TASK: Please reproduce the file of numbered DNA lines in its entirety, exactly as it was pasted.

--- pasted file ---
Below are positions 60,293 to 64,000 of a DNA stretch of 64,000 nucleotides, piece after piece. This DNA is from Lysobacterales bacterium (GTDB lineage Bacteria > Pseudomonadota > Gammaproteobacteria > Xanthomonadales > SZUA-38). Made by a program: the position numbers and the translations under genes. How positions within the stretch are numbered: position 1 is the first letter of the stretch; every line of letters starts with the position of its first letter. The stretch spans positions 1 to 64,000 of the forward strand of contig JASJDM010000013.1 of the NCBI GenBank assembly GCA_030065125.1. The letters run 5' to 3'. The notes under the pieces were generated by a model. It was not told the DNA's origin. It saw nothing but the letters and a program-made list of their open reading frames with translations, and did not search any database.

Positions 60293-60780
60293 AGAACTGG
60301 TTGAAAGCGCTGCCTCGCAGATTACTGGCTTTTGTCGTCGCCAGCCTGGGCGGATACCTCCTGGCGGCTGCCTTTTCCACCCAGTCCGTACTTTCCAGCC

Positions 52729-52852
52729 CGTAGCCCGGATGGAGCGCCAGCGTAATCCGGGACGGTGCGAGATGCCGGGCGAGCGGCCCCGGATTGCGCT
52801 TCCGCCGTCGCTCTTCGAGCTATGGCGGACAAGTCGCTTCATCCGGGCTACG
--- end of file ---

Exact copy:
Below are positions 60,293 to 64,000 of a DNA stretch of 64,000 nucleotides, piece after piece. This DNA is from Lysobacterales bacterium (GTDB lineage Bacteria > Pseudomonadota > Gammaproteobacteria > Xanthomonadales > SZUA-38). Made by a program: the position numbers and the translations under genes. How positions within the stretch are numbered: position 1 is the first letter of the stretch; every line of letters starts with the position of its first letter. The stretch spans positions 1 to 64,000 of the forward strand of contig JASJDM010000013.1 of the NCBI GenBank assembly GCA_030065125.1. The letters run 5' to 3'. The notes under the pieces were generated by a model. It was not told the DNA's origin. It saw nothing but the letters and a program-made list of their open reading frames with translations, and did not search any database.

Positions 60293-60780
60293 AGAACTGG
60301 TTGAAAGCGCTGCCTCGCAGATTACTGGCTTTTGTCGTCGCCAGCCTGGGCGGATACCTCCTGGCGGCTGCCTTTTCCACCCAGTCCGTACTTTCCAGCC

Positions 52729-52852
52729 CGTAGCCCGGATGGAGCGCCAGCGTAATCCGGGACGGTGCGAGATGCCGGGCGAGCGGCCCCGGATTGCGCT
52801 TCCGCCGTCGCTCTTCGAGCTATGGCGGACAAGTCGCTTCATCCGGGCTACG